MATTER Innovation Hub Update
What a difference a year makes.
A year ago, I arrived with my family in Zimbabwe because MATTER made the decision to invest in accelerating the Innovation Hub program- not just cheerlead the program from the sidelines 8,000 miles away in Minneapolis, but engage to push forward the idea that student-centric learning is transforming education and changing lives.
Our first high school Innovation Hub in Victoria Falls opened a year ago this month- it had an amazing one-month start…and then the Omicron variant hit, schools closed, and city-wide lockdowns restarted. The school didn’t partially reopen until the end of February of 2022, and it looked like yet another year of lost learning was in the cards.
Far from it. Students eagerly dove into the MIH material. Students excelled in coding, robotics, music, art…at one school fundraiser, $1500 was raised from selling digital student artwork made in the Innovation Hub. Students in the Hub created original music that caught the attention of international artists who brought their recording equipment into the Hub to professionally record the student’s song. Deputy Headmistress Mrs. Msimanga said the “Hub has been a gift to us all because any child succeeding in the Hub is succeeding for their community.”
A year ago, three Innovation Hubs struggled with lockdowns and curfews. Ten months later, six Innovation Hubs are thriving-both in urban and rural settings, and in schools for the disabled and schools for the privileged. Zimbabwe children are embracing student-centric learning, and they are hungry for more.
We’re confident that the coming 2023 school year will show us once again what a difference another year can make in transforming education and changing lives.
-Jeremy Newhouse, Chief of Finance Strategy & Africa Projects
Reflections on the Year
Hello. My name is Tsitsi Murohoke and I’m the lead facilitator for the MATTER Innovation Hub (MIH) at Victoria Falls Primary School. As we come to the end of our school year here in Zimbabwe, I asked several of my colleagues from different Innovation Hubs around our country to share with me their reflections on the year. What follows are our thoughts about how our students were impacted by learning in a MATTER Innovation Hub and what it means for their futures.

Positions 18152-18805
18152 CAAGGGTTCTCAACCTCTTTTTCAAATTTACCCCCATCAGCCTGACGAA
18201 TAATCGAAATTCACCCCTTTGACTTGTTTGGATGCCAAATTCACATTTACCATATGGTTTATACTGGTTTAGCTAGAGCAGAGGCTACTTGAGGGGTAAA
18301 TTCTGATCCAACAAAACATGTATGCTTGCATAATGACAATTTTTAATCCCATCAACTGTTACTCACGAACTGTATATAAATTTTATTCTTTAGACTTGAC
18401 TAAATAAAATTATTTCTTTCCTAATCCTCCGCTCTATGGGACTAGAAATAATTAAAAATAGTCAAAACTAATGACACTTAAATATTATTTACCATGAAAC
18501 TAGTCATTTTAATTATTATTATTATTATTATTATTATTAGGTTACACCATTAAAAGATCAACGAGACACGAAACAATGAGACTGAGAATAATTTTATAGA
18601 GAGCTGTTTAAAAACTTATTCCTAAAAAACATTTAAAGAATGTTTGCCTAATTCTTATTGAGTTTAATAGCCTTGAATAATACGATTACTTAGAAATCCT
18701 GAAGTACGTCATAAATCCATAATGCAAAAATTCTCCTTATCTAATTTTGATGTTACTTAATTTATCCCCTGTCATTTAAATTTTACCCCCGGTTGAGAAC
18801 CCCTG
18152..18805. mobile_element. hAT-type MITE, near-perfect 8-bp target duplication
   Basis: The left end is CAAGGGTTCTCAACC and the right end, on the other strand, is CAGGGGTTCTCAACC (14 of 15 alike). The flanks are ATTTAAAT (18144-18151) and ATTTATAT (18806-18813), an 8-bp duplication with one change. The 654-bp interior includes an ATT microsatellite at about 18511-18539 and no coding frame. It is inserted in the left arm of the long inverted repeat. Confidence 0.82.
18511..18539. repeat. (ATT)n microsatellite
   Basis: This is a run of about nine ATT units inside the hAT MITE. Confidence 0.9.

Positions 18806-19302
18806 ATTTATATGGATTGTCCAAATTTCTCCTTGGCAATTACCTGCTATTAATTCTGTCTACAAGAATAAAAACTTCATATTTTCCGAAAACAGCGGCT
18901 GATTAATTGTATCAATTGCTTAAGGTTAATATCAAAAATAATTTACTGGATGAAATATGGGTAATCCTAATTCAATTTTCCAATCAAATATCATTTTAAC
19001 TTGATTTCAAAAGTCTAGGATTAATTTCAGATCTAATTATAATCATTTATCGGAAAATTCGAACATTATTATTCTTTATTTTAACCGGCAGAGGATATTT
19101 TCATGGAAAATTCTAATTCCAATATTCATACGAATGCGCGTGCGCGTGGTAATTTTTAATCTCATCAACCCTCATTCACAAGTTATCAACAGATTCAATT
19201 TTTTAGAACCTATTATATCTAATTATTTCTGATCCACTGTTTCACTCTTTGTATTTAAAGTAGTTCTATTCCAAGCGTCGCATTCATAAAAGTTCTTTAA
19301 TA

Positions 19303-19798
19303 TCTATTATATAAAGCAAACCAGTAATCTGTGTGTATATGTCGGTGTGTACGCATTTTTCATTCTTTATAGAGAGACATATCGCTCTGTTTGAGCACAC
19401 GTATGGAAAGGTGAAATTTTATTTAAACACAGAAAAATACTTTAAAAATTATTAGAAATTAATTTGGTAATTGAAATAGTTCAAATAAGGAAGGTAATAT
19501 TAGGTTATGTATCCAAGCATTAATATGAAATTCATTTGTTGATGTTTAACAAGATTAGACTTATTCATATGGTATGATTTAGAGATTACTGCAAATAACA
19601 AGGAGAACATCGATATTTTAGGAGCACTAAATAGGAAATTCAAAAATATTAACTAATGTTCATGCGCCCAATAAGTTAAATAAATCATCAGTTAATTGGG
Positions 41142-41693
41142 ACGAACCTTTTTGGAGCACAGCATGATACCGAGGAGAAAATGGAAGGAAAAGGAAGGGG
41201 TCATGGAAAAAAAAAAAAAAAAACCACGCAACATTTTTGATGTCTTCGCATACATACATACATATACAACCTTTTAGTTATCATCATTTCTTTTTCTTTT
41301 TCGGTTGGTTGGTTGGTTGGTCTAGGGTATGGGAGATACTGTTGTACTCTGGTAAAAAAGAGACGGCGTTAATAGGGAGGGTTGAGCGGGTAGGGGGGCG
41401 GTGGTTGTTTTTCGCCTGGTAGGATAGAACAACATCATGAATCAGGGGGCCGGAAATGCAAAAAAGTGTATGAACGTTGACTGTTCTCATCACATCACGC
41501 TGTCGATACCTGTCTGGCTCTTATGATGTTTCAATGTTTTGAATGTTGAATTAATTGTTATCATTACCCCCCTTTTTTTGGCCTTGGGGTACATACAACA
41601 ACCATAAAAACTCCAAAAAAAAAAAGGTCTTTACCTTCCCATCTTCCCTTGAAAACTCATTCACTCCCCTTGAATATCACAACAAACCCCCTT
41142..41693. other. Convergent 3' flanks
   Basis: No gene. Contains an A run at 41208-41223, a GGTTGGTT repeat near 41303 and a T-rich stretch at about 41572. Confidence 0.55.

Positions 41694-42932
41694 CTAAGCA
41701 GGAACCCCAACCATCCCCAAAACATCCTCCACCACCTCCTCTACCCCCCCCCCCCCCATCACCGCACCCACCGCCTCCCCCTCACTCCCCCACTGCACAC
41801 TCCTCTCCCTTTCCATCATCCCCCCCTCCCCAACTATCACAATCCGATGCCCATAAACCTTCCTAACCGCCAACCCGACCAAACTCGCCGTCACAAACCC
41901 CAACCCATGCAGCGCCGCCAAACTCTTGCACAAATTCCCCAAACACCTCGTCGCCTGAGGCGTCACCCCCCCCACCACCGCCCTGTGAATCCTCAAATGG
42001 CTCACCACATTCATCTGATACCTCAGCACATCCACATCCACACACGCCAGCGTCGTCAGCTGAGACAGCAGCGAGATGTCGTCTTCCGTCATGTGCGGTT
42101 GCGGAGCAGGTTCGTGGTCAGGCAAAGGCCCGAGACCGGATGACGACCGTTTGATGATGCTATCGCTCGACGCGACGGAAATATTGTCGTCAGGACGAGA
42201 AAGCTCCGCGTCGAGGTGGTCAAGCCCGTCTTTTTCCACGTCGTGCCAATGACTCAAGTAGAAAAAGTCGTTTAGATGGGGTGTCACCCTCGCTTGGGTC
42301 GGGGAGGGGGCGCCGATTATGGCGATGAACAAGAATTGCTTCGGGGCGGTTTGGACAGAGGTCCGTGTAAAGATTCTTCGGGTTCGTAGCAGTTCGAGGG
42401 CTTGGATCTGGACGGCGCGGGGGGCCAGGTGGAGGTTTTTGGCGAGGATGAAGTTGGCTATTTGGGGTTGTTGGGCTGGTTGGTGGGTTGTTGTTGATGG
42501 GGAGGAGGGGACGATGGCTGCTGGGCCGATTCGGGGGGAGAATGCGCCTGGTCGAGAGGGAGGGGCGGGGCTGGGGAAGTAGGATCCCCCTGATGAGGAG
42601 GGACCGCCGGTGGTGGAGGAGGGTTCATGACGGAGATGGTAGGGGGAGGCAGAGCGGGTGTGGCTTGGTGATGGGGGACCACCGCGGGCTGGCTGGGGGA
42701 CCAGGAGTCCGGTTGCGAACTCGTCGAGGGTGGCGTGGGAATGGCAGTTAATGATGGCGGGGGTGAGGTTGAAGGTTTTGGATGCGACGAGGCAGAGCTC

One of the biggest areas of growth we saw in our students this year, besides learning technology, was in their creativity and critical thinking skills. Because the emphasis in the MIH is on self-learning, it doesn’t take long before we see our students’ self-confidence blossom. This usually stimulates their desire to learn more and create more. Many of our students who began the year rather reserved, surprised us as the year progressed with their creativity in the areas of drawing, creating music, coding, etc.
For instance, a popular app among our students is GarageBand. Working together, our students compose original songs and then add instruments. This not only requires learning new technical skills but also the willingness to share their ideas with others and work through the process together. This in turn enhances their critical thinking skills. It’s always rewarding for us as facilitators to see their excitement as they share their completed songs with the class. This year, one of their songs was actually recorded by one of Zimbabwe’s top vocal artists! Her visit to the MIH was a day those students will never forget.